Gravitational Factors of Our Eight Planets

Jupiter, at more than 317 times the mass of the Earth, exerts the greatest gravitation pull on the Earth of all the planets.
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Every body in the universe exerts a gravitational influence on every other body. That includes human bodies, but the force is more important between more massive bodies, such as planets and stars. The gravitational force between two bodies on Earth is negligible, but not the attractive force between a body and the planet itself. It's the glue that prevents everything that isn't tied down from floating off into space.

In general, two bodies exert a gravitational force on each other directly proportional to the product of their masses and inversely proportional to the square of the distance between them:

F_g = G {(m_1m_2)\over R^2}

where ​G​ is the gravitational constant.

When one of the bodies is much larger than the other, as is true for Earth and anything on its surface, its mass predominates. Every object on Earth's surface is attracted to the center of the planet with a force proportional to its mass, giving rise to the adage: "whatever goes up must come down," which is true as long as the object isn't moving fast enough to leave the ground and go into orbit.

Other planets exert the same type of gravitational force on objects on their surface, but the magnitude of this force is different. It depends not only on the planet's mass, but also its density, because the denser a planet is, the more mass there is under your feet pulling you down.

The Gravity of Different Planets

On Earth, falling objects experience an acceleration of 9.8 m/s2 due to Earth's gravitational force, and that is defined as 1 g. The easiest way to discuss the gravitational force on other planets is to express it as a fraction of Earth's g-force.

Jupiter is the largest planet, so you would expect it to have the largest gravitational force, and it does. The reasoning doesn't extend the other way, though. Mercury is the smallest planet, but its surface gravity is about the same as that of the much larger Mars because Mercury is more dense. Similarly, Saturn is much larger than Earth, but it's much less dense, so the gravitational force on Saturn is about the same as it is on Earth.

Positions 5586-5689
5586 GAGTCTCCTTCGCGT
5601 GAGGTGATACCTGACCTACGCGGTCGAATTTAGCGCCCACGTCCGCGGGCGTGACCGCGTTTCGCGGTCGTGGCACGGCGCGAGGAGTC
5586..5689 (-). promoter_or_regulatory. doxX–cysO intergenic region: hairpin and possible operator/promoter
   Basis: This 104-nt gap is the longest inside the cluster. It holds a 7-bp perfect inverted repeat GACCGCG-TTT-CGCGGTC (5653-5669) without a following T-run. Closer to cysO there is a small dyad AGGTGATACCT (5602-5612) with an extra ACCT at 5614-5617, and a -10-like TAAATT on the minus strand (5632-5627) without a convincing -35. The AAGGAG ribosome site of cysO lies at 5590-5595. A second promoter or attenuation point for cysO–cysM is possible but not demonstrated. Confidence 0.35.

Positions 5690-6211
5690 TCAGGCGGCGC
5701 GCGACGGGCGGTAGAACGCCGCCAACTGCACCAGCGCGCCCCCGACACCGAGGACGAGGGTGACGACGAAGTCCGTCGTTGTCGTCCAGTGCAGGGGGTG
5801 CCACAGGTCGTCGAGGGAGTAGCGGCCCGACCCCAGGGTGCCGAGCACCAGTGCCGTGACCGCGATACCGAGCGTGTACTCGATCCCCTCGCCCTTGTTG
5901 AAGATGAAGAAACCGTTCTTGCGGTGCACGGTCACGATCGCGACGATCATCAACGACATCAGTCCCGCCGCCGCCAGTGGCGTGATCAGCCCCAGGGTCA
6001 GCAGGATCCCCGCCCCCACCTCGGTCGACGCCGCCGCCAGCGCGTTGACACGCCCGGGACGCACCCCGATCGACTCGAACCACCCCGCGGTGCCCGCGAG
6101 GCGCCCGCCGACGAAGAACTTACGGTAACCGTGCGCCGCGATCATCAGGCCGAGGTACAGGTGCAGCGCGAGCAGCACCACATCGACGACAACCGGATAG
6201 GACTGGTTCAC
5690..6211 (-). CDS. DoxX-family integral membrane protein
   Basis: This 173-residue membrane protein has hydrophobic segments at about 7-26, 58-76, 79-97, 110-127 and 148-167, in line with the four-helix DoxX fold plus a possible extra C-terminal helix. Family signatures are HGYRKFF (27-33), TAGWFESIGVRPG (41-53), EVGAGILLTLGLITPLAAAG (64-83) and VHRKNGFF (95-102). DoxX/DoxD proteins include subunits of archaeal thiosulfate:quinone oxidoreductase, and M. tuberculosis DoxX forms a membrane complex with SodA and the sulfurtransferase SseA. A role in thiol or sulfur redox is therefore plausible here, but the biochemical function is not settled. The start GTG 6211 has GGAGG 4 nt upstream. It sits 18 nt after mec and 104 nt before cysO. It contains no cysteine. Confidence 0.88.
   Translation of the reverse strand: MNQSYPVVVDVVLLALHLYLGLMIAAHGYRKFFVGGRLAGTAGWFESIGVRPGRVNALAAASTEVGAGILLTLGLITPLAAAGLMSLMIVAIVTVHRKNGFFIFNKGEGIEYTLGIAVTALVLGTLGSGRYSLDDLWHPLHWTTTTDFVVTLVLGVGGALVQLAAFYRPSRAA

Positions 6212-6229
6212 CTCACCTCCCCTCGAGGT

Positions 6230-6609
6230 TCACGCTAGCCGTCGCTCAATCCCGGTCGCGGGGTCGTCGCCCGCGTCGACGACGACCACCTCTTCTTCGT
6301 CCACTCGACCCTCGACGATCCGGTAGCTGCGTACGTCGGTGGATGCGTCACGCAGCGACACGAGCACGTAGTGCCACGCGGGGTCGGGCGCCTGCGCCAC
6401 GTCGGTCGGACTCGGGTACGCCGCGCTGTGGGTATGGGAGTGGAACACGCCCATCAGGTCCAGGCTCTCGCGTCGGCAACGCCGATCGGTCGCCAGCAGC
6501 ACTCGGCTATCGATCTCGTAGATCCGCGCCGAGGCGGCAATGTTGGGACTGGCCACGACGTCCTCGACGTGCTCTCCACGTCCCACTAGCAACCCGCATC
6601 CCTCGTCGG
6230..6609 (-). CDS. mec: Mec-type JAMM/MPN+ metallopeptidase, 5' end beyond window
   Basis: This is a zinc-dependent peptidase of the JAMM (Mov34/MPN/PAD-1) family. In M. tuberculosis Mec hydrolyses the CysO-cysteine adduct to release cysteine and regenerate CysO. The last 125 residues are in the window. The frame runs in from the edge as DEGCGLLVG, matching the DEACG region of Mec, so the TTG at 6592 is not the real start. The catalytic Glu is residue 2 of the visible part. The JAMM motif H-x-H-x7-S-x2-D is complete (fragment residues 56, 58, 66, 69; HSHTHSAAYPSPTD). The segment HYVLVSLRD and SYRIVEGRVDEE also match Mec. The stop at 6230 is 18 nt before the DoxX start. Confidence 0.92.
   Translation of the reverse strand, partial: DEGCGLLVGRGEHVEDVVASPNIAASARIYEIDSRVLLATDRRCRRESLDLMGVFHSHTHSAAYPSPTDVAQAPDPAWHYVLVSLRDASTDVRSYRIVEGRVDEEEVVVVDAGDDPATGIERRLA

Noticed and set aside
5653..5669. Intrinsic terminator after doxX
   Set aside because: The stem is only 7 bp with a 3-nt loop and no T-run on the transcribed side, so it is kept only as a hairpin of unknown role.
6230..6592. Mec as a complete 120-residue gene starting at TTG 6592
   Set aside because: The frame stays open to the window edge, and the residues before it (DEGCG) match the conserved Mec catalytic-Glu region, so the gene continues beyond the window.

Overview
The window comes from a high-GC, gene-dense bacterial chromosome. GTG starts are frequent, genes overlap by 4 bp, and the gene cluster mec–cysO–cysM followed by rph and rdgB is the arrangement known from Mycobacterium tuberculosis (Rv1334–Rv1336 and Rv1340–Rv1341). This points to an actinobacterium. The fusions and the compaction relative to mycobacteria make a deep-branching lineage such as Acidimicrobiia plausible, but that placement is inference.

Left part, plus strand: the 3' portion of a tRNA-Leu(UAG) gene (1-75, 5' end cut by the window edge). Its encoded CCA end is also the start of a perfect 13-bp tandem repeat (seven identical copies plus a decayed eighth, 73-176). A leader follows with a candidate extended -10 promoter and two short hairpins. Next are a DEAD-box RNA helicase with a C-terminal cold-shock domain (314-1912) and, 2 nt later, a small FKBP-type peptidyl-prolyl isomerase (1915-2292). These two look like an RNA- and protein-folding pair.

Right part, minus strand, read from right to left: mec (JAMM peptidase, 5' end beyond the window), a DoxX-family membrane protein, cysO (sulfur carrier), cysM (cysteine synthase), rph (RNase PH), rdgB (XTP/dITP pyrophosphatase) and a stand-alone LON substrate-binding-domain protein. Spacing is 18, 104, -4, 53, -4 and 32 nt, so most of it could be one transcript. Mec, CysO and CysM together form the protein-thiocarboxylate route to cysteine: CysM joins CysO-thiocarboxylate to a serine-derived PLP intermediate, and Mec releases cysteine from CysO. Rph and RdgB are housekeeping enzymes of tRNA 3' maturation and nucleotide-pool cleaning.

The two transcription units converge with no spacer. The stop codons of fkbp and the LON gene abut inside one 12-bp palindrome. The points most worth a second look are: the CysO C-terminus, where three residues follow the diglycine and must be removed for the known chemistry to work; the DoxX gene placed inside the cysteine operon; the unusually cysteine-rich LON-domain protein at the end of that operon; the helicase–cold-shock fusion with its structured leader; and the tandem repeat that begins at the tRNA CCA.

The gravity you would experience on each of the planets in the solar system if you were standing on the surface or, in the case of the ice giants, floating in the atmosphere, is:

  • Mercury: 0.38 g
  • Venus: 0.9 g
  • Moon: 0.17 g
  • Mars: 0.38 g
  • Jupiter: 2.53 g
  • Saturn: 1.07 g
  • Uranus: 0.89 g
  • Neptune: 1.14 g

The Gravitational Pull of the Planets

All the planets exert a gravitational pull on Earth, but except for the sun and moon, the magnitude of this pull is basically negligible. This is due to the vast distances between the Earth and the other planets. The gravitational force varies inversely with the square of the distance between bodies but directly only with the first power of mass, so distance is more important.

The moon is small, but it's the closest body to Earth, so its gravitation is strongest. If you express the tidal forces, of all other planets in terms of the moon's force, the results are as follows:

  • Moon: 1
  • Sun: 0.4
  • Venus: 6 × 10-5
  • Jupiter: 3 × 10-6
  • Mercury: 4 × 10-7
  • Saturn: 2 × 10-7
  • Mars: 5 × 10-8
  • Uranus: 3 × 10-9
  • Neptune: 8 × 10-10

Planetary Gravitational Influences Fluctuate

The planets aren't stationary. Their distance from Earth changes and so, accordingly, does their gravitational influence on our home planet. The magnitude of the force can vary by as much as an order of magnitude. This may be one reason why astrologers throughout the ages have found a correspondence between the positions of the planets and conditions on Earth.

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